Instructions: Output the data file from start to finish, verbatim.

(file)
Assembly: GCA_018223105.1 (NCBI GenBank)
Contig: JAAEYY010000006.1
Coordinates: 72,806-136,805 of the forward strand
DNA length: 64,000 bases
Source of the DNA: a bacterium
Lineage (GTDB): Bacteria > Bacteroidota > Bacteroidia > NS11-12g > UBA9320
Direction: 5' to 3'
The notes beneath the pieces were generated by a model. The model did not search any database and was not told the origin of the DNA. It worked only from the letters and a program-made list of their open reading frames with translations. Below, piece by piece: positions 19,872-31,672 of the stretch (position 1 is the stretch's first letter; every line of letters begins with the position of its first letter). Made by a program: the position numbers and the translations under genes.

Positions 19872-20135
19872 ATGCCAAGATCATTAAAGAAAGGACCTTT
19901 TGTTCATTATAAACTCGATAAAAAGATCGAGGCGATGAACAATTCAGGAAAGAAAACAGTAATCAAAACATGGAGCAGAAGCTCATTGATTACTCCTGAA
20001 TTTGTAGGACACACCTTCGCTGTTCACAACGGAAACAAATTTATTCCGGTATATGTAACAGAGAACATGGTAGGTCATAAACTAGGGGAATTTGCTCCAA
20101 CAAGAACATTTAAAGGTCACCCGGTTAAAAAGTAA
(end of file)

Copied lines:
Assembly: GCA_018223105.1 (NCBI GenBank)
Contig: JAAEYY010000006.1
Coordinates: 72,806-136,805 of the forward strand
DNA length: 64,000 bases
Source of the DNA: a bacterium
Lineage (GTDB): Bacteria > Bacteroidota > Bacteroidia > NS11-12g > UBA9320
Direction: 5' to 3'
The notes beneath the pieces were generated by a model. The model did not search any database and was not told the origin of the DNA. It worked only from the letters and a program-made list of their open reading frames with translations. Below, piece by piece: positions 19,872-31,672 of the stretch (position 1 is the stretch's first letter; every line of letters begins with the position of its first letter). Made by a program: the position numbers and the translations under genes.

Positions 19872-20135
19872 ATGCCAAGATCATTAAAGAAAGGACCTTT
19901 TGTTCATTATAAACTCGATAAAAAGATCGAGGCGATGAACAATTCAGGAAAGAAAACAGTAATCAAAACATGGAGCAGAAGCTCATTGATTACTCCTGAA
20001 TTTGTAGGACACACCTTCGCTGTTCACAACGGAAACAAATTTATTCCGGTATATGTAACAGAGAACATGGTAGGTCATAAACTAGGGGAATTTGCTCCAA
20101 CAAGAACATTTAAAGGTCACCCGGTTAAAAAGTAA